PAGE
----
Joe Nick Patoski Slam-Dunks Dallas Cowboys Tome

Categories: Sports

The dust jacket from Joe Nick Patoski's new tome on America's Team.
If there is one reason Joe Nick Patoski's books -- biographies of Selena, Stevie Ray Vaughan and Willie Nelson -- are so good, it is his ability as a storyteller. Any decent reporter can sift news clippings and videos or interview the participants, but Patoski's style and organization turn what could have been dry, pedantic history into a page-turner. You can actually picture him whittling on a piece of pecan while, with a knowing huckster twinkle in his eye, he wheedles you into something you didn't bargain for. It's the Texas way.

It doesn't hurt that his subject matter in the thorough-to-a-fault 816-page tome Dallas Cowboys: The Outrageous History of the Biggest, Loudest, Most Hated, Best Loved Football Team in America is the self-proclaimed America's Team, that garish, gauche agglomeration of rich nut jobs, rigid Christian automatons, true-believer underpaid players like Lee Roy Jordan, Bob Lilly, Dave Manders and Don Perkins, and too-highly-paid thugs like Pac-Man Jones and Michael Irvin known as the Dallas Cowboys.

Ever since the ultra-kooky Dallas zillionaire Clint Murchison founded the franchise with his twisted brain trust of carnival barker Tex Schramm and rigid Jesus-nut coach Tom Landry, the Cowboys have been a three-ring larger-than-life circus.

Federico Fellini couldn't make this shit up.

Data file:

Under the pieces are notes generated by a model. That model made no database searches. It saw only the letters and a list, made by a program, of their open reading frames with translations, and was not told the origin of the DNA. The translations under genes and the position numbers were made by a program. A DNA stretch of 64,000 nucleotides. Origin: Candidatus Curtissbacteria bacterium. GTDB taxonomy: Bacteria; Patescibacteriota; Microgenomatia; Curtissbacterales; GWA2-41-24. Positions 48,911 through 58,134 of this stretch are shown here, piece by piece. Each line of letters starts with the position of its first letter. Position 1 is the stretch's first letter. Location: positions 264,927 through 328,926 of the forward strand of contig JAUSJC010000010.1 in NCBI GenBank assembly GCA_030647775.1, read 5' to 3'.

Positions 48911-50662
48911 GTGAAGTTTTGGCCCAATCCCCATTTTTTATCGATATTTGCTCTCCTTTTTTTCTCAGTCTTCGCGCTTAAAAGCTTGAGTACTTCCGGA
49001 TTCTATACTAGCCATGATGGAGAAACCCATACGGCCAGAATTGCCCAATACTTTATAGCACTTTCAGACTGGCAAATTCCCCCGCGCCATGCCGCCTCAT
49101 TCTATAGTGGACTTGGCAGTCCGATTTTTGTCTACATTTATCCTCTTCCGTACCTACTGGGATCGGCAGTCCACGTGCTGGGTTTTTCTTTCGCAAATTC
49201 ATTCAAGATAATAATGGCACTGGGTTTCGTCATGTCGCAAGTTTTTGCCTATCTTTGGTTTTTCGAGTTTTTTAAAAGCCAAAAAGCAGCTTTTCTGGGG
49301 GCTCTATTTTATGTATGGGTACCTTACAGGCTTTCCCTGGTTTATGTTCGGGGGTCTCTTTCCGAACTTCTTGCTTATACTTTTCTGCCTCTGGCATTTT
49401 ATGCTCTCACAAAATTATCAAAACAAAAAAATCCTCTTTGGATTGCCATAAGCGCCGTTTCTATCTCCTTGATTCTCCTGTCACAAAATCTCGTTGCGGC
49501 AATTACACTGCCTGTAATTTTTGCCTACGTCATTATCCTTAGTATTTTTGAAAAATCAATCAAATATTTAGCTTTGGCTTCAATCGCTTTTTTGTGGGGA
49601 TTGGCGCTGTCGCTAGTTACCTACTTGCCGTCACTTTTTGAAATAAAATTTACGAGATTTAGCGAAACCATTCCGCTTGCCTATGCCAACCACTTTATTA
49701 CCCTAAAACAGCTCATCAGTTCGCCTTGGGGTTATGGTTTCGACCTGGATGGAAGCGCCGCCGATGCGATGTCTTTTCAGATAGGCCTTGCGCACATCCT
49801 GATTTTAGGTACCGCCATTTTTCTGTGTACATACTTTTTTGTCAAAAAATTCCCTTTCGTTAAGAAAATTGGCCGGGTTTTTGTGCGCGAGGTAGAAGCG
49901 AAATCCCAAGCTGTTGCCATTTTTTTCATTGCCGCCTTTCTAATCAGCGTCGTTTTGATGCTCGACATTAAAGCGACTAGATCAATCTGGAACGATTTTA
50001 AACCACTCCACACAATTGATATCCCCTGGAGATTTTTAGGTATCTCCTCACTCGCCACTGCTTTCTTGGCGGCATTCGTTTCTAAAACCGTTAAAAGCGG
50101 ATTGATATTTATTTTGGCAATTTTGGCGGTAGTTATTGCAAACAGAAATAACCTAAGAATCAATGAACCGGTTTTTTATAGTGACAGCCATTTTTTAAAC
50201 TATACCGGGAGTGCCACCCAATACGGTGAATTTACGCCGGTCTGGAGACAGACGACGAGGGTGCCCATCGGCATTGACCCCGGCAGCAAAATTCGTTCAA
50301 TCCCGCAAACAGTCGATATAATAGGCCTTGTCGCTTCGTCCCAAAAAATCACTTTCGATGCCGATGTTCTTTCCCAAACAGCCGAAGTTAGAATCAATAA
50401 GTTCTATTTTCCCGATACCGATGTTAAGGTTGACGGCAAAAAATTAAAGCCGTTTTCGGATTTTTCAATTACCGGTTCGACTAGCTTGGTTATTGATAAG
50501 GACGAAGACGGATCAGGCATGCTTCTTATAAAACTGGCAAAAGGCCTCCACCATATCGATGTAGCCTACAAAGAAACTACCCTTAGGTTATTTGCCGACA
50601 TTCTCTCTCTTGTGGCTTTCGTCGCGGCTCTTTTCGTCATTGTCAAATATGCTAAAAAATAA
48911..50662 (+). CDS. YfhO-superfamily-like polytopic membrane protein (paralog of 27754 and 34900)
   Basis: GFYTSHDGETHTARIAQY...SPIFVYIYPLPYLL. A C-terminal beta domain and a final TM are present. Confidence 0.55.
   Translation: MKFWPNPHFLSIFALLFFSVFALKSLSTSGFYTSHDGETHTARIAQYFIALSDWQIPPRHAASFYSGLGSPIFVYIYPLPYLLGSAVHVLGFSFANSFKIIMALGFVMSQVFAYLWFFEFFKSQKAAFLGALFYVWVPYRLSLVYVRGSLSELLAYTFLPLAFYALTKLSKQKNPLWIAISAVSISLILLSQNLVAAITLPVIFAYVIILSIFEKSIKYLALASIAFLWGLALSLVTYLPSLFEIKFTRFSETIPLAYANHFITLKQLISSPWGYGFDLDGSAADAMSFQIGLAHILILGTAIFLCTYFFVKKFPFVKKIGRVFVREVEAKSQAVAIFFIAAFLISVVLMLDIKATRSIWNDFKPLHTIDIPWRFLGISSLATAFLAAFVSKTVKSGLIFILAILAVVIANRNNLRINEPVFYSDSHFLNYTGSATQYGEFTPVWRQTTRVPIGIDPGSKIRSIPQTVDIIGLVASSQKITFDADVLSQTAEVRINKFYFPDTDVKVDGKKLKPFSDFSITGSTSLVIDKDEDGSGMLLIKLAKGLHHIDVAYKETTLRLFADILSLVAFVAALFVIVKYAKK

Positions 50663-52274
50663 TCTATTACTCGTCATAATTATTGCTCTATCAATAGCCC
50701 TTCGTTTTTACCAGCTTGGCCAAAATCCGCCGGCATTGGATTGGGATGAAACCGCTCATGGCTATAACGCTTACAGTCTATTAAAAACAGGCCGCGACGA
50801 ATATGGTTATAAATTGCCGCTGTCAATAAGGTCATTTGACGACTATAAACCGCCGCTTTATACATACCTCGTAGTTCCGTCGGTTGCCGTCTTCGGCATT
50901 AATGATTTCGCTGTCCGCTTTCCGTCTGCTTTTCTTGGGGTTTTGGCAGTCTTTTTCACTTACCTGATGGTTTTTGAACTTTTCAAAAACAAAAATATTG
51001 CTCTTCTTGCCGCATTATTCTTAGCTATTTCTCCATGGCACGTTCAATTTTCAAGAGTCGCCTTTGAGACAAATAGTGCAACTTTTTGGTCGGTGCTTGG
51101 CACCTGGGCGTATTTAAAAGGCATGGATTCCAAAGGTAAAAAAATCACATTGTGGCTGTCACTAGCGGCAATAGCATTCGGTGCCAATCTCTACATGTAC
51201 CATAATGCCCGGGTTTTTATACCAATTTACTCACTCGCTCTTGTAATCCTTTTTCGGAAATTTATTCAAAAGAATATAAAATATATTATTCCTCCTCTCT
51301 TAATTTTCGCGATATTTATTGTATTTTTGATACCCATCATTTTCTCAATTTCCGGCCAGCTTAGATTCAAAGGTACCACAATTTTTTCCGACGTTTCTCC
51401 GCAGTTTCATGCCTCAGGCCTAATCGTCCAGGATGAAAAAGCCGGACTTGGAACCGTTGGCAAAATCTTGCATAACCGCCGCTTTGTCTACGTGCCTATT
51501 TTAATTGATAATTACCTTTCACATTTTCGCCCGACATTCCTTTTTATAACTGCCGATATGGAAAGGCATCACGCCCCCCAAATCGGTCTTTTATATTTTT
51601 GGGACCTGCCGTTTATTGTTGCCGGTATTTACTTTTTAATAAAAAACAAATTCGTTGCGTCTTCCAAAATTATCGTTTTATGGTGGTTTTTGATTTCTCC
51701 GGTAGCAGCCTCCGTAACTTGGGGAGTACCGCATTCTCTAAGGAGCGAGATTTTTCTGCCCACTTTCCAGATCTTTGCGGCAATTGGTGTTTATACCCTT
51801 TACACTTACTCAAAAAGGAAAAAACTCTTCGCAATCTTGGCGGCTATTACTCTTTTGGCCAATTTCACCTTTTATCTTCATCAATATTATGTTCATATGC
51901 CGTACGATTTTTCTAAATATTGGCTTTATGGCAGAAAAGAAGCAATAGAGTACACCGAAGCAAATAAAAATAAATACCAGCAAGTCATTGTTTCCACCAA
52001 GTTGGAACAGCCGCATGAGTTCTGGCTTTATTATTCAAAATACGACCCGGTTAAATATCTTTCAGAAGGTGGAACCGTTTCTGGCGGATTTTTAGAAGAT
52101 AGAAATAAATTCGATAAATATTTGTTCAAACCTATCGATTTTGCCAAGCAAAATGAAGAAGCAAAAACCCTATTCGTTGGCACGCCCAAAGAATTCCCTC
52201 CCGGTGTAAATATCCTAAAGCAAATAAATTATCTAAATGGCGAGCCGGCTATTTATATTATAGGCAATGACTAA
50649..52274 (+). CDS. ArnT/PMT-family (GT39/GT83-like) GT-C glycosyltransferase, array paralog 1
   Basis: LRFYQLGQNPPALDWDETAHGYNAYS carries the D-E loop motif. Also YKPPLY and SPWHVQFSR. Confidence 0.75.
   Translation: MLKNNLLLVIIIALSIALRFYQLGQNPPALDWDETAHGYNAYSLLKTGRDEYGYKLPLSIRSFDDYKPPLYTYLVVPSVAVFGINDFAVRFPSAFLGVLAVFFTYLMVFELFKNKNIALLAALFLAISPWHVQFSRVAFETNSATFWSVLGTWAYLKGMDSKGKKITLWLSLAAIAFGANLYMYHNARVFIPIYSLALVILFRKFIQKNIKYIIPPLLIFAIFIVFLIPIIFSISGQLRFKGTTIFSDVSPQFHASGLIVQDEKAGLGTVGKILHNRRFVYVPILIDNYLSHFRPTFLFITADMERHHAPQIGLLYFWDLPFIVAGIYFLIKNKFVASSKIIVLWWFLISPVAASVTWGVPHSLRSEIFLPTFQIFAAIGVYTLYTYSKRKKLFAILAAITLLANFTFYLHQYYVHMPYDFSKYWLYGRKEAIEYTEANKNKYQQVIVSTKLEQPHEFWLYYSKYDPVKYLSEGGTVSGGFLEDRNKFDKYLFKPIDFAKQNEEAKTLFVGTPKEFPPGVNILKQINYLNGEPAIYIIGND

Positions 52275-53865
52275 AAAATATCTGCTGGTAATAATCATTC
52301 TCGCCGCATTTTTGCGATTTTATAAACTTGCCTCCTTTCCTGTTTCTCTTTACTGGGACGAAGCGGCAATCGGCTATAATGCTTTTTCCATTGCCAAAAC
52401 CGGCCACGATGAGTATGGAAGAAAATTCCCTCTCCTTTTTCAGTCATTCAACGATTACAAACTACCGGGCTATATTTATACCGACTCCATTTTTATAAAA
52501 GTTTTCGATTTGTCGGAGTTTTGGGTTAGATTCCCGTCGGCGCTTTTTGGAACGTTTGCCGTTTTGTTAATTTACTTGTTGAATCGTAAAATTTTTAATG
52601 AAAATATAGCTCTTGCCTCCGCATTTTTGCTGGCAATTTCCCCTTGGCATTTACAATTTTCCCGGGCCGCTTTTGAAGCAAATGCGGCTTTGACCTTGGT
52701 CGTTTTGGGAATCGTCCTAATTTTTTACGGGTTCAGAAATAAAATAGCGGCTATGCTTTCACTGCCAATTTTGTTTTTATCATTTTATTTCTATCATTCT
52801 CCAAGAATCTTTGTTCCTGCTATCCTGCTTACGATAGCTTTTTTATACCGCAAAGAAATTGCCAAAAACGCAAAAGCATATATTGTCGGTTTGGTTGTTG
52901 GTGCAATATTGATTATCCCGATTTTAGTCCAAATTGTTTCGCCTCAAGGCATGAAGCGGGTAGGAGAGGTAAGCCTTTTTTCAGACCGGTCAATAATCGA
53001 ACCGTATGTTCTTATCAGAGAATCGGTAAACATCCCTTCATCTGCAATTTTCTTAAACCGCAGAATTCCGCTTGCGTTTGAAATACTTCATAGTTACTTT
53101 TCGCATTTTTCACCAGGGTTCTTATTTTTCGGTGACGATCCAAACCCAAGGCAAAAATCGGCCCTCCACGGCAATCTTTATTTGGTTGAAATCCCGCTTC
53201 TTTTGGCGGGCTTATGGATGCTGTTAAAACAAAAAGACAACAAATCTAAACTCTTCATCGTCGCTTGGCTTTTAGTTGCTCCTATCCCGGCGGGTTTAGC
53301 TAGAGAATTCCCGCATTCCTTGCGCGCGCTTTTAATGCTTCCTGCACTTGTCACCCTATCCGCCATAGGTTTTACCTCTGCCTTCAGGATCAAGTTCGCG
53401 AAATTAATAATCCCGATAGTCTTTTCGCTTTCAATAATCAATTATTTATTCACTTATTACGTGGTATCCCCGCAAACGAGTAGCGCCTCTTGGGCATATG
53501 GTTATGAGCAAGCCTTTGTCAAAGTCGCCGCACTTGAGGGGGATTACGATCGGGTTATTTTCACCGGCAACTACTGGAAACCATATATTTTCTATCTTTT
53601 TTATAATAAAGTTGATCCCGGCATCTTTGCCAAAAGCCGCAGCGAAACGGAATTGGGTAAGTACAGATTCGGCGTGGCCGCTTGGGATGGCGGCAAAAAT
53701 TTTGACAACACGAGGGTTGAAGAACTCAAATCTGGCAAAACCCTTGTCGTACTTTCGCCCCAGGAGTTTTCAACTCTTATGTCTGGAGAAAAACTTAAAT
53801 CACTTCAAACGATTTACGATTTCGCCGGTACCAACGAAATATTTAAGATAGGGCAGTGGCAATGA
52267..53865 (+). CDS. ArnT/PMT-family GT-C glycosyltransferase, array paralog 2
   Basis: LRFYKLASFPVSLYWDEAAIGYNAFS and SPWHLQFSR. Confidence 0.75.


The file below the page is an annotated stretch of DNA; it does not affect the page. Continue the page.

The author with his thinking cap on.
For people of a certain age -- those of us who still remember the team in its infancy, when NFL football was changing Sunday viewing habits forever, and who have been sucked in by the Cowboys media juggernaut for the past 50 years -- the book is the key to forgotten personalities and events, a history closely paralleling our own lives.

"If there is a goal to this book, it's to trigger memories in readers," Patoski told me recently. We were discussing short-term head coach Chan Gailey, whom I had completely forgotten. "Chan the Man was not that bad a coach, he just had a very tough act to follow, the Cowboys still being in thrall of Jimmy Johnson's aura."

While Patoski has gathered a smattering of information firsthand via interviews -- mostly from innocent bystanders like center Dave Manders's wife Betty who add color and validity -- he did not interview any of the major principals in the story, although he did request an interview with current owner Jerry Jones three times.

According to Patoski, seeking an interview with Jones was something any good journalist would do, but Jones ignoring his requests didn't really alter the book in any way.

"The security guy told me he wouldn't respond, there wasn't anything he'd gain from that," says Patoski. "Listen, the written record on this subject is so huge, I didn't need to talk to him or anyone, really. My goal was figuring out the bigger story."

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john, if you read the book and take in some of the stunts and weirdness that went on with Murchison before he found Jesus, I think you'll find kooky is an ok descriptor.




You are probably the only person to ever describe Clint Murchison as "kooky."  He was one of the most down-to-earth people that ever lived.  Clint, Jr.? Yes, kooky.

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